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Baylor Football Wins the Sugar Bowl: 12 Stats that Decided the Game

Also known as “12 Reasons Why Cody’s Voice is Still Gone”

COLLEGE FOOTBALL: JAN 01 Sugar Bowl - Baylor v Ole Miss Photo by John Korduner/Icon Sportswire via Getty Images

Your Baylor Bears are the Sugar Bowl Champions! A game that defied most expectations, there’s so much one could write about. So in honor of Baylor’s first-ever twelve win season, I decided to quadruple the length of my typical post with twelve stats that tell the story of the game.

How Ole Miss kept it close

Baylor won 21 to 7, but the game wasn’t fully in the Bear’s control until the last few minutes of the fourth quarter. With 12 minutes left, the score was tied at 7 all. Here are a few reasons why Ole Miss was able to keep it close until the end.

40 passing yards

Ole Miss held Baylor QB Gerry Bohanon to 7 completions on 17 attempts and 40 total yards passing. A 41% completion percentage is the worst of the season for the Bears, and 40 yards is the lowest since a 56-7 shellacking by Oklahoma in 2000. Even the Wild Bear offense in the 2015 Russell Athletic Bowl had 111 passing yards.

Bohanon is not entirely to blame for the poor showing. While watching live, I counted a couple drops by receivers, including one play where Tyquan Thornton was hit in the numbers with the ball deep down field, and he couldn’t haul it in through the minor pass interference.

5 penalties > 7 penalties

Ole Miss had more penalties than Baylor (7 to 5), but all of Baylor’s penalties had a big impact on the game, and only one of Ole Miss’s did. Of Baylor’s penalties, three were holding penalties that led to three and outs, one was an illegal block on an excellent punt return by Trestan Ebner, and one was a pass interference on Ole Miss’s single scoring drive.

Ole Miss? Delay of game before a punt, false start (led to a missed FG), false start (followed by a first down), grounding on a sack, personal foul on a punt return (three and out Baylor), defensive offsides on a kickoff (three and out Baylor), pass interference (three and out Baylor).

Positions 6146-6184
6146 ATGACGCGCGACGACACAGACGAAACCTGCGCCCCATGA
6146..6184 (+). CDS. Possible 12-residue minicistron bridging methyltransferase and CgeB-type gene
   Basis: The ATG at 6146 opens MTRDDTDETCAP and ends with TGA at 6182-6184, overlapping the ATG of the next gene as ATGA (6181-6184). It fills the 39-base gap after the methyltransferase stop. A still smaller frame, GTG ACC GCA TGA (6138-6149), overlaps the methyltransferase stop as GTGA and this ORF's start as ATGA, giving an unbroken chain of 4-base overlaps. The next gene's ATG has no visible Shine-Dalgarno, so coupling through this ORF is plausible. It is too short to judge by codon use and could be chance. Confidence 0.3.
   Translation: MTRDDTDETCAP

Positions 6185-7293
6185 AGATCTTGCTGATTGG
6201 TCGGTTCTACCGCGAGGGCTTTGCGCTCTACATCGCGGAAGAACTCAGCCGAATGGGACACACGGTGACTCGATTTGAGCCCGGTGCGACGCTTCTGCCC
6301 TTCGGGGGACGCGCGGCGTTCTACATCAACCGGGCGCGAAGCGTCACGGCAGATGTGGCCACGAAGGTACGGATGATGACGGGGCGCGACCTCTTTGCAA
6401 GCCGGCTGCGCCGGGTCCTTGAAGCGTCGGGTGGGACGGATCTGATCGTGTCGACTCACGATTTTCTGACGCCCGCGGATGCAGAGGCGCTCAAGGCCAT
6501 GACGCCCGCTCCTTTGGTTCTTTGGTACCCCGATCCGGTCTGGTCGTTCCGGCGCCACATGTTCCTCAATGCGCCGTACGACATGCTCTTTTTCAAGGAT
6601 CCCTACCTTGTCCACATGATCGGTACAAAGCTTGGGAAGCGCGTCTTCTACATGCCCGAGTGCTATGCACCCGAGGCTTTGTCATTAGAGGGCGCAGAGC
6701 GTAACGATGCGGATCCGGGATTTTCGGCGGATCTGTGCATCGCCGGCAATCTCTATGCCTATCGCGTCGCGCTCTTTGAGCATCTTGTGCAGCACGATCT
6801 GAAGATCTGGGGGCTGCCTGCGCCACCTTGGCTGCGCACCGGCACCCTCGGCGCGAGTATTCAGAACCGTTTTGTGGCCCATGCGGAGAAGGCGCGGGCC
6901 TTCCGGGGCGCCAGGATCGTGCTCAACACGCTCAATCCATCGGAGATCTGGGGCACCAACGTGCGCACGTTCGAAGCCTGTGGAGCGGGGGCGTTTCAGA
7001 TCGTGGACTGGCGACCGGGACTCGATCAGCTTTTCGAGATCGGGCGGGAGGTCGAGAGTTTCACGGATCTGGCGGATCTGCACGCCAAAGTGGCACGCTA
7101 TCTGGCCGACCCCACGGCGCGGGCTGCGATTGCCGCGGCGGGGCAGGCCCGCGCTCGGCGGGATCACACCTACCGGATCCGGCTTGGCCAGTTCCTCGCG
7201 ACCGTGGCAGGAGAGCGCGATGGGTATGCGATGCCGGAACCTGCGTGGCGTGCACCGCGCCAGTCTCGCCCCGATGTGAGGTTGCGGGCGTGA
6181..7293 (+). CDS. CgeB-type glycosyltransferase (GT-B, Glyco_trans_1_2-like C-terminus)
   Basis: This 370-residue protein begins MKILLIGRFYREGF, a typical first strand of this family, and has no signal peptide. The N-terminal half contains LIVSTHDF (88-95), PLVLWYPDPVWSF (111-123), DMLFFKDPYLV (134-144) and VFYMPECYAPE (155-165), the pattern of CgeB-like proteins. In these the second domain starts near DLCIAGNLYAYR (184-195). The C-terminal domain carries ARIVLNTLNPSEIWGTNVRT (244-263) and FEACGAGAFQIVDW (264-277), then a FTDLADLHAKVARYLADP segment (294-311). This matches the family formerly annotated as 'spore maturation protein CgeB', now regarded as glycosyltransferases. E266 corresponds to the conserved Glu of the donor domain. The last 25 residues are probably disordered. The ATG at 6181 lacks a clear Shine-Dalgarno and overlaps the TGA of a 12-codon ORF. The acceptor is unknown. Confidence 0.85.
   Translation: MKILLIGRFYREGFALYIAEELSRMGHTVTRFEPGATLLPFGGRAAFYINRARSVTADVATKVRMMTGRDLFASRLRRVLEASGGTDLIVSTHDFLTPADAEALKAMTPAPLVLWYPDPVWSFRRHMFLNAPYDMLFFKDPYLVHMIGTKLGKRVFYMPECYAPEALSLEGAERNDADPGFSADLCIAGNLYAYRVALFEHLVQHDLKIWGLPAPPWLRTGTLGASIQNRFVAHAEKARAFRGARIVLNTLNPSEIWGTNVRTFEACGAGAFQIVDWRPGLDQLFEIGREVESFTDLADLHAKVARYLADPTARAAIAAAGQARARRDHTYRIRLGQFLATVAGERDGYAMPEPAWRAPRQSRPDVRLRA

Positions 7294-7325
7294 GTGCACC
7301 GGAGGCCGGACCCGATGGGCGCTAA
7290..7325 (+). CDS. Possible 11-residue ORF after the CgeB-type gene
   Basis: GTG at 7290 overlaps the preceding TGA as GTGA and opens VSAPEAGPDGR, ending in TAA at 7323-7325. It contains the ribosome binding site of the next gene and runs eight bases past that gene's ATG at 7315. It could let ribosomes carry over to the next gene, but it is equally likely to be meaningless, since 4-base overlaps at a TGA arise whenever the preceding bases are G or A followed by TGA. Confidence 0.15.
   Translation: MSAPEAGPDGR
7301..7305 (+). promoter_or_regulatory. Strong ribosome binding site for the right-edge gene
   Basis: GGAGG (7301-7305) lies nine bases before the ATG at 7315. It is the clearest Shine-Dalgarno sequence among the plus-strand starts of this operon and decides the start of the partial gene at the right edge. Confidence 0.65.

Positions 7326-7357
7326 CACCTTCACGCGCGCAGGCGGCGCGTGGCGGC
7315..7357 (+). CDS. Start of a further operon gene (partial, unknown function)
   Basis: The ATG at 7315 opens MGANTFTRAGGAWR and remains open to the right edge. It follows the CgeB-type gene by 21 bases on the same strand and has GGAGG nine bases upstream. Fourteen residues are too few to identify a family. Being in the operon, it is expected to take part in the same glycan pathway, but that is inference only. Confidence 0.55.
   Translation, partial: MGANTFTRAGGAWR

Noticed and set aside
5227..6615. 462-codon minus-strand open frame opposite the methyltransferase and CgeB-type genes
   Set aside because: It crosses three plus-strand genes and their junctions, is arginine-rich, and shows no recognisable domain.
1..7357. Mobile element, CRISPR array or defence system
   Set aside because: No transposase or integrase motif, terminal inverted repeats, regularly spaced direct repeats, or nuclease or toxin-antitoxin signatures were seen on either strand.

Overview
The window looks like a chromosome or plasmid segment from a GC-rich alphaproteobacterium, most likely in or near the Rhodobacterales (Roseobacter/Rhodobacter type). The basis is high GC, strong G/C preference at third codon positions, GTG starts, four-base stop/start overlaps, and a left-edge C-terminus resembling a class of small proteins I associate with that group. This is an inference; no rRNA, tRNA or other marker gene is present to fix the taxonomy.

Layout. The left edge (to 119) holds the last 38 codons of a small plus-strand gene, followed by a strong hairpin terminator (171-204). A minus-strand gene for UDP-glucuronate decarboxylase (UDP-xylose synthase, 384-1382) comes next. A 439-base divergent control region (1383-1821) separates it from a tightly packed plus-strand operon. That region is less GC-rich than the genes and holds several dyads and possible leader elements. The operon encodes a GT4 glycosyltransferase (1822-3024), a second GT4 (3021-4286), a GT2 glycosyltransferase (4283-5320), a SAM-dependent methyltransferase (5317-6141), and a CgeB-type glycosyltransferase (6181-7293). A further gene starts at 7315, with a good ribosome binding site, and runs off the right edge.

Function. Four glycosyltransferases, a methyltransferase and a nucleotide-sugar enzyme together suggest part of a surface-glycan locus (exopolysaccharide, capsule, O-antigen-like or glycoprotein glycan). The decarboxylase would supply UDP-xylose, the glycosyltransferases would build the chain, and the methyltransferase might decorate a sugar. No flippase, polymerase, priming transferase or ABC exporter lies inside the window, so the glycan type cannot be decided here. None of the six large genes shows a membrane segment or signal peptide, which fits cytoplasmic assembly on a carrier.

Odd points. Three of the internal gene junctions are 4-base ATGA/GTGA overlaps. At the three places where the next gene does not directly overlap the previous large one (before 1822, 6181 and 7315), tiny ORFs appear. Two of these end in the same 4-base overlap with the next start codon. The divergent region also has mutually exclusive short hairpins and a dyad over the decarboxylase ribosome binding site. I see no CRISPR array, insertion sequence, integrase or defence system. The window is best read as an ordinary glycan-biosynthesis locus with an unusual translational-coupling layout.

5/7 on 4th down

The only thing Ole Miss had going for them on offense was the ability to stay on the field. The Rebels went 6 for 22 on third down conversions but 5 for 7 on fourth down. Baylor was a respectable 7 for 15 on third down conversions but 0 for 2 on fourth down. This helped keep time of possession close, 31:36 to 28:24, with Ole Miss holding the ball slightly longer.

14 7-7 score

Ole Miss lost the turnover battle 3 to 1 (more on this later), but they intercepted Bohanon at a key moment in the third quarter. Following the Rebels’ first (and only) touchdown, Miles Battle intercepted a pass to a wide open Thornton in the end zone. Instead of a 14-7 Baylor lead, Ole Miss had the ball and momentum in a tie game.

49% of plays

Ole Miss ran 99 plays in the game, and 48 of them were on Baylor’s side of the field (49%). Baylor only ran 67 plays, and 25 came on Ole Miss’s side (37%). Early in the game, it was even more lopsided. The Bears didn’t cross midfield until their fourth possession. In the Rebel’s first four possessions, an incredible 79% of plays were on Baylor’s side. Points scored on those possessions? 7...for Baylor.

How Baylor was able to win

If it weren’t for the aforementioned factors, Baylor would have run away with this game (literally). In my statistical preview, I argued that Baylor would win if they played good run defense, scored in the red zone, and kept Ole Miss from scoring in the red zone. Your Sugar Bowl Champions did all that and more.

279 rushing yards

Baylor’s rushing attack was essentially their only offense this game, and despite being one dimensional, they still exerted their will on the ground. The Bears had 279 rushing yards and 6.8 yards per carry, a YPC that would lead the country if maintained for an entire season. Tank-in-human-form Abram Smith had 172 yards rushing himself (6.9 YPC), and Ebner added an efficient 36 yards on 6 carries.